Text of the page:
The first part of the SolCoolDry system consists of a 15-kilowatt peak rooftop photovoltaic system with three inverters and a 19.2 kilowatt-hour Lithium NMC battery storage. This powers the flake ice machine and the ice storage room. The second part of the system is two solar tunnel food dryers using heated air during the day. One of the dryers is equipped with a heat exchanger supplied with heat from a 2000-liter hot water storage tank, which is heated by 12 m2 of flat-plate collectors during the day so that it can run for 24 hours. To make the system totally independent, a water treatment system is being built to use the groundwater on-site instead of an outside water supply.The success of this self-sufficient, off-grid food preservation and processing system has significantly reduced post-harvest losses and caught the attention of others. The Kenyan solar enterprise WeTu at Lake Victoria is replicating this system, and there is no doubt that this is only the beginning of similar Kenyan implemented projects.

Heineken Seville - Seville, Spain

The Heineken Seville brewery holds the title of largest solar thermal plant for industrial use in Europe and marks the first use of Concentrated Solar Power (CSP) technology in a factory, reducing gas consumption by 60%.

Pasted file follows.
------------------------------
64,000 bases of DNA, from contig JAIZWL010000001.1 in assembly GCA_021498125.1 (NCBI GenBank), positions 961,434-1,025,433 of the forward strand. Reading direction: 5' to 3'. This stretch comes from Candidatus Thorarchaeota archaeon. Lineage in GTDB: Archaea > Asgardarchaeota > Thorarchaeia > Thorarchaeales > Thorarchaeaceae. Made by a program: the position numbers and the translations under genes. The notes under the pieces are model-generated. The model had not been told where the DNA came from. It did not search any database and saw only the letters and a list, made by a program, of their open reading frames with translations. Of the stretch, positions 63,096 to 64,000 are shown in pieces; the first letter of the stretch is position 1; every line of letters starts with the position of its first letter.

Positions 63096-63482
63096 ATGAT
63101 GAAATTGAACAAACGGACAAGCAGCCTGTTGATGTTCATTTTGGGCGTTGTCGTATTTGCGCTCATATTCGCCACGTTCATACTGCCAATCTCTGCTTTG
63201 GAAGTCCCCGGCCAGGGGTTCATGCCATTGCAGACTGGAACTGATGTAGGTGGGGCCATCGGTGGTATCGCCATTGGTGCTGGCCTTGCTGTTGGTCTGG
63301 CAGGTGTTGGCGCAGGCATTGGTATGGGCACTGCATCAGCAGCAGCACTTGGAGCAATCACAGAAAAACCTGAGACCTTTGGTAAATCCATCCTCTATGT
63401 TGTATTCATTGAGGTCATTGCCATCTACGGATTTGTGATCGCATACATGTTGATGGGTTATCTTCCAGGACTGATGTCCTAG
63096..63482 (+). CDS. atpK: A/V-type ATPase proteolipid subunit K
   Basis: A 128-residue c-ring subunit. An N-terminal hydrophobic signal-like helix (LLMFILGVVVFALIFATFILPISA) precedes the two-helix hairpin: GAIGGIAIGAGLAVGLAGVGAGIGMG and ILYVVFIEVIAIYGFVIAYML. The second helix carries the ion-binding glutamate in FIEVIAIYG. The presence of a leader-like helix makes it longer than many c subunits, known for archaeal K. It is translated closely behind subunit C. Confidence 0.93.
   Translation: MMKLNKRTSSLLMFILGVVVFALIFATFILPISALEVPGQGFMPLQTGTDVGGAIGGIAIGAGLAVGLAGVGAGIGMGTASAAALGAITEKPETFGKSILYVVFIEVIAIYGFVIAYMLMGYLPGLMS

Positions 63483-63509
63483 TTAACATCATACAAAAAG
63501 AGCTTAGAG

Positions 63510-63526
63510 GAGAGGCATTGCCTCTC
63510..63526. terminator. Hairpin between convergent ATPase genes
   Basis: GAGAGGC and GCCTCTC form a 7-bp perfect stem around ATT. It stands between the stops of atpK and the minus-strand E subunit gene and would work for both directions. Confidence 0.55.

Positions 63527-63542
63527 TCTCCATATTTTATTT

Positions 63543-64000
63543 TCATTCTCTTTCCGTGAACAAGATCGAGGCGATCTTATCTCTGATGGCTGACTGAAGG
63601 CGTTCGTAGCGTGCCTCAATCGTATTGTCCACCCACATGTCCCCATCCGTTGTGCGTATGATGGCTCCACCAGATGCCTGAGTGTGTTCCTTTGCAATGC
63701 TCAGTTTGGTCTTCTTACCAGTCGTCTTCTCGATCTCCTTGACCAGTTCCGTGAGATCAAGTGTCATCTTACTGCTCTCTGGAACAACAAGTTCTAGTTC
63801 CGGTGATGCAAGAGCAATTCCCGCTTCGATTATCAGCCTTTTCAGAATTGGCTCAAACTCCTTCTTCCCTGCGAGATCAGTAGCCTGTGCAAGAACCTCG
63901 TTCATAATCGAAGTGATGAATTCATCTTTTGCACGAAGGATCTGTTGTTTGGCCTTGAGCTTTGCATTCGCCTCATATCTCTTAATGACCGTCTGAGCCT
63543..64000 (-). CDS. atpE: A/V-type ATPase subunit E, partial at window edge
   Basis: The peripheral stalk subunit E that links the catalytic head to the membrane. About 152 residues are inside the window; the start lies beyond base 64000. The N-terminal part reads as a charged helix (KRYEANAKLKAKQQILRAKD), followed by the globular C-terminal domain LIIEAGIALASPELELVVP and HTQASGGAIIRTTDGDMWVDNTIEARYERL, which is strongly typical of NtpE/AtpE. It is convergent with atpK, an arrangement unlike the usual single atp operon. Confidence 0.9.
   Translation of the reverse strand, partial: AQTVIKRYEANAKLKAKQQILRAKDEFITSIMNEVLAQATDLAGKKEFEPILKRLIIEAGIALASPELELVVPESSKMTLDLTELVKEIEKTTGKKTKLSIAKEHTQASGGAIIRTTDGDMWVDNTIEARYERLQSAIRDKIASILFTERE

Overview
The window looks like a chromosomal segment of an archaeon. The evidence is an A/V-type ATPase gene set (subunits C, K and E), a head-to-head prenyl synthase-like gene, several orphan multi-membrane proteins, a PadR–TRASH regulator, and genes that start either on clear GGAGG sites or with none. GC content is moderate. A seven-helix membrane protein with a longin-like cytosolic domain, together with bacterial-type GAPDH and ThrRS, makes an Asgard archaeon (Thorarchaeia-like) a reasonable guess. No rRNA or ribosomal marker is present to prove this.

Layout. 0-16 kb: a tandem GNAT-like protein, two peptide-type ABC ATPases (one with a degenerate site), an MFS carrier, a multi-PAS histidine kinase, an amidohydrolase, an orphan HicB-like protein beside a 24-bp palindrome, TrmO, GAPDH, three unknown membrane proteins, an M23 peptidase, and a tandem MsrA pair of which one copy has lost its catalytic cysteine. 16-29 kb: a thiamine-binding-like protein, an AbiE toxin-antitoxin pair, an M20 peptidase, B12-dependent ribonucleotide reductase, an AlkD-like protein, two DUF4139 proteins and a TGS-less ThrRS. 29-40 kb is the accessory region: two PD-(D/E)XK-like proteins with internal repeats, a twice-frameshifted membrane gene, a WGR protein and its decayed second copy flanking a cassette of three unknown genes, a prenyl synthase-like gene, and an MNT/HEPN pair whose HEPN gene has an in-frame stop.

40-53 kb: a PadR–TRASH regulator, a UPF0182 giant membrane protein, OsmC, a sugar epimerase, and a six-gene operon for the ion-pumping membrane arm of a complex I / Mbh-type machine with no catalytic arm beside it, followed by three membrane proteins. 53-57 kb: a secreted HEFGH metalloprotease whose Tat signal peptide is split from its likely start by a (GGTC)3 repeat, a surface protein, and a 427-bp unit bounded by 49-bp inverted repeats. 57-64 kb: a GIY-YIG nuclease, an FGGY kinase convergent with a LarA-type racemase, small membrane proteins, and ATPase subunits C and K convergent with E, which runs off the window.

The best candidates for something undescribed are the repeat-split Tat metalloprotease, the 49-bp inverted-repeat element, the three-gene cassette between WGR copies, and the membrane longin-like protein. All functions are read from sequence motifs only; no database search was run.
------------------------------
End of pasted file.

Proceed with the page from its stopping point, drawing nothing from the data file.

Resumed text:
Heineken Seville combines thermodynamic principles and CSP technology into a factory setting for the first time. This pioneering technological advancement significantly enhances energy reliability and availability by doubling the production capacity of superheated water for industrial use. Plus, using water as a heat transfer fluid eliminates the need for synthetic oils that could potentially harm the environment. The 7-hectare solar field with 43,414 m2 of mirrors and CSP (Concentrated Solar Power) solar thermal technology has an installed thermal power of 30.38 MW and thermal storage of 68 MWh. What this means for the environment is an emissions reduction of 8,924 tons of CO2 annually and a 60% reduction in fossil fuel consumption.

With an investment of 20.47 million euros in a public-private collaboration involving ENGIE Spain, Heineken Spain, and national, regional, and local public administrations, the project is co-financed by the European Regional Development Fund (FEDER) and managed by the Institute for Energy Diversification and Saving (IDAE). Heineken Spain and ENGIE Spain have formed an alliance through a Thermal Purchase Agreement (TPA), where Heineken pays for the energy consumed and provides the land, while ENGIE commits to supplying fully renewable energy at a predetermined price. After 20 years, the solar thermal plant will transfer ownership to Heineken